How ironic that the legendary British Broadcasting Corporation, reviled by many pro-Israel supporters for being so decidedly un-pro-Israel in its coverage, is being pilloried at home for refusing to air a three-minute appeal for young victims of the Gaza conflict.
Thousands of demonstrators rallied in London, and more than 11,000 complaints were filed with the publicly financed BBC after it explained the decision not to show the appeal, based on its goal of maintaining impartiality in the Arab-Israeli conflict.
Few can watch the footage of Palestinian suffering in Gaza these days without feeling great sadness and empathy. But while some of us blame the cynicism and brutality of Hamas for purposely putting civilians in harm’s way as part of its strategy, appealing to the world to stop Israel in its tracks, others blame Israel without considering the context – or worse yet, are convinced that Israel is the aggressor here, not an independent state fighting terrorist thugs whose sole purpose is to destroy it, and Jews everywhere.
I’ve long defended the New York Times against critics who insist the paper has an inherent bias in its coverage of the Middle East and the Jewish community. But an item in today’s City Room column in the New York section made me a bit queasy.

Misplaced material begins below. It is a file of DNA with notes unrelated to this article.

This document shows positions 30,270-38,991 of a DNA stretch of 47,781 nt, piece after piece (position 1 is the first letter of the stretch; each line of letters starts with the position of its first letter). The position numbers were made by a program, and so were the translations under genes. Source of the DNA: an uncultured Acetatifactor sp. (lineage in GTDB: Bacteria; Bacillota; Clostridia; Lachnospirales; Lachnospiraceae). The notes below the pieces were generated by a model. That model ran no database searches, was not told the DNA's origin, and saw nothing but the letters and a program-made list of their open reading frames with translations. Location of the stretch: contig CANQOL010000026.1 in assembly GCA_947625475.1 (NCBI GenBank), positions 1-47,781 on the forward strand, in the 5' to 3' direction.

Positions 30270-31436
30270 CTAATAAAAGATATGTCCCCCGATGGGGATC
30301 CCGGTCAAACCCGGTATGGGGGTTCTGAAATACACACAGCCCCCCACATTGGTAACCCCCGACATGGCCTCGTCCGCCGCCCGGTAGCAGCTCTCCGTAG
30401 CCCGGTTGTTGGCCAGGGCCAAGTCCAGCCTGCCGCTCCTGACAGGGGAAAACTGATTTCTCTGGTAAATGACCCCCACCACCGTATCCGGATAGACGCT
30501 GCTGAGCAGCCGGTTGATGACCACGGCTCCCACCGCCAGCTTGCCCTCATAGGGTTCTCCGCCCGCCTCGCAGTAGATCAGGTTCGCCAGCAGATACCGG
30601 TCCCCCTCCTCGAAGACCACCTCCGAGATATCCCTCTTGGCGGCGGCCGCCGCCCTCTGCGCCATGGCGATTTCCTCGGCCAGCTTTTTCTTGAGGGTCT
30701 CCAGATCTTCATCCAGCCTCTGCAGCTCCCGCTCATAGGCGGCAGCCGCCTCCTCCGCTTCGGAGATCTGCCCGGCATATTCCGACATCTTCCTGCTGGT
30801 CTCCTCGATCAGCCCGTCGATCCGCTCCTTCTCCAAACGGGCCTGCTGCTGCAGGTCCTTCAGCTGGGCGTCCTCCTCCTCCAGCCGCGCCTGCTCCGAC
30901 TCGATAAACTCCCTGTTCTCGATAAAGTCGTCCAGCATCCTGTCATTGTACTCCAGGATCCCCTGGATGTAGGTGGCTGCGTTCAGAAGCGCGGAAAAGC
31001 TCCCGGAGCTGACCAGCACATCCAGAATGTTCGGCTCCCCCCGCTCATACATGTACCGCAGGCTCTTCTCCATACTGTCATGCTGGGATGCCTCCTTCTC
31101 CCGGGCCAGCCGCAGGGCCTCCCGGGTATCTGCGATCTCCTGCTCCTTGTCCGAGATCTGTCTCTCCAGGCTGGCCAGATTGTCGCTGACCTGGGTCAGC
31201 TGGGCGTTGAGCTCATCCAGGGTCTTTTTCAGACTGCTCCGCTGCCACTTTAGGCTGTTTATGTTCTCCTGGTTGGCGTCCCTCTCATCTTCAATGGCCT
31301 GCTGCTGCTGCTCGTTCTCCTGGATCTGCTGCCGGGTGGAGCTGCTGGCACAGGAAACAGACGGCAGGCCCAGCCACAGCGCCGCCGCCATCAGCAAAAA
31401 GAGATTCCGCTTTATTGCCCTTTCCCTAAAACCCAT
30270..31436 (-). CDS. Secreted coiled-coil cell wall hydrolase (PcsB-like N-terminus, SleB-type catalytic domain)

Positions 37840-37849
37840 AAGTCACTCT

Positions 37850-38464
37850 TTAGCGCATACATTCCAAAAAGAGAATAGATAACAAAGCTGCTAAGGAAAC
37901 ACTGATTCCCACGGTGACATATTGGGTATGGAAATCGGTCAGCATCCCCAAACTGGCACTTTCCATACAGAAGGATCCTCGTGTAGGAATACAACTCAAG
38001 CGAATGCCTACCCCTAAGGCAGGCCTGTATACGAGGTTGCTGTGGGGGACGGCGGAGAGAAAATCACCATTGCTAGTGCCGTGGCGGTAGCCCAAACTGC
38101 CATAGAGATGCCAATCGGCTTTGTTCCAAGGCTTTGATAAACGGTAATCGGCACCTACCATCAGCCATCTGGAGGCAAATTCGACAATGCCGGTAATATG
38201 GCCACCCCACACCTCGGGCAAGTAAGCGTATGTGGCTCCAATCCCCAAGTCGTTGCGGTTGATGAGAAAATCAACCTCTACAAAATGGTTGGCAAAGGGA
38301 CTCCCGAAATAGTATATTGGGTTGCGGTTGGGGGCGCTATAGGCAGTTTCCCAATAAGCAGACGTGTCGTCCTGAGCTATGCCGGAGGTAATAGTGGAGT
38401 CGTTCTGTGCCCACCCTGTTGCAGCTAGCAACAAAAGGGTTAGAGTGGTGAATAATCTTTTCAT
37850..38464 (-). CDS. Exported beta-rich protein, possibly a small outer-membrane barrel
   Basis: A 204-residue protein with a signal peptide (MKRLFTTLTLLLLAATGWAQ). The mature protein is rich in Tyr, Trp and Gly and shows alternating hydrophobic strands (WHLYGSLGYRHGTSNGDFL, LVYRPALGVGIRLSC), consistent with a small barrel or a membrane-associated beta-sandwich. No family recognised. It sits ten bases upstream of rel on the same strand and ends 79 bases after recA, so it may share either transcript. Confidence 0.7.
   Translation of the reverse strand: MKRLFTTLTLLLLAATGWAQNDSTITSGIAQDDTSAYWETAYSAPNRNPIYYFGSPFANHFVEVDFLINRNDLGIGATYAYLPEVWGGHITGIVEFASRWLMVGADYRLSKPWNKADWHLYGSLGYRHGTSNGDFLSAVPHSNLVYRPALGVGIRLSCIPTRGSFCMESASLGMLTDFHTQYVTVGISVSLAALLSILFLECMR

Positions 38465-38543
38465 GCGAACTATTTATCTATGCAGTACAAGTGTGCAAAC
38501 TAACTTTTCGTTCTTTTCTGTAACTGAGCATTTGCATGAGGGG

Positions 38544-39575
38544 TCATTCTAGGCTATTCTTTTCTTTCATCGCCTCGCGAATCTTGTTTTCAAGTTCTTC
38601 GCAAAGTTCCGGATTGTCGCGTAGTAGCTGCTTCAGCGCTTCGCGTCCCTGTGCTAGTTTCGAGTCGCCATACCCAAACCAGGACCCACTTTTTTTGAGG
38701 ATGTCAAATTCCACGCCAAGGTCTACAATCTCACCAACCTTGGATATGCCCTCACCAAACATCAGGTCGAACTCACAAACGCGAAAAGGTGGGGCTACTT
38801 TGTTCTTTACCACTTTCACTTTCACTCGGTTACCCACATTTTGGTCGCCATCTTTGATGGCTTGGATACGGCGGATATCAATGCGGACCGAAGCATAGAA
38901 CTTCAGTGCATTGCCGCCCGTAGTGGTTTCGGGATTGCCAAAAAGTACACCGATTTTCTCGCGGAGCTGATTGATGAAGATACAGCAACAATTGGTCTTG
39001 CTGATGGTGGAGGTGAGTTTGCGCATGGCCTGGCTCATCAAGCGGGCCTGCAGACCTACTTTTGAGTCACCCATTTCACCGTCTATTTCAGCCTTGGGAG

Much has been made among the rabbis over the centuries as to why Sukkot takes place at this time of year. And the lesson is a particularly timely one now, in the face of an international economic crisis that has made each of us feel more vulnerable.
The first question posed Monday by Rep. Henry Waxman (D-CA), chairman of a Congressional hearing on the bank failures, to Richard Fuld, the Lehman Brothers’ chairman who made $480 million over the last eight years at the failed company, was “is this fair?”
It started, of course, with Mideast coverage, which was upsetting enough. But now The New York Times bias in its reporting has gone too far. For those who have not yet participated in protests and boycotts, this is the time to act, before it spreads even further.
The frightening fact is that subjective words and phrases have now reached the most widely read spot of the world’s most famous newspaper: yes, the Weather Report in the top right-hand corner of Page 1, every day of the year.
After feasting for two days on festive Rosh Hashanah meals, there no doubt are many of us who have sworn off food today. But there are others who are doing thesame for religious rather than dietary reasons.
That’s because the day after Rosh Hashanah on the Jewish calendar is Tzom Gedaliah, the Fast of Gedaliah, a little-known minor fast (meaning it is “only” from dawn to dark, unlike Yom Kippur and Tisha B’Av, which start the night before).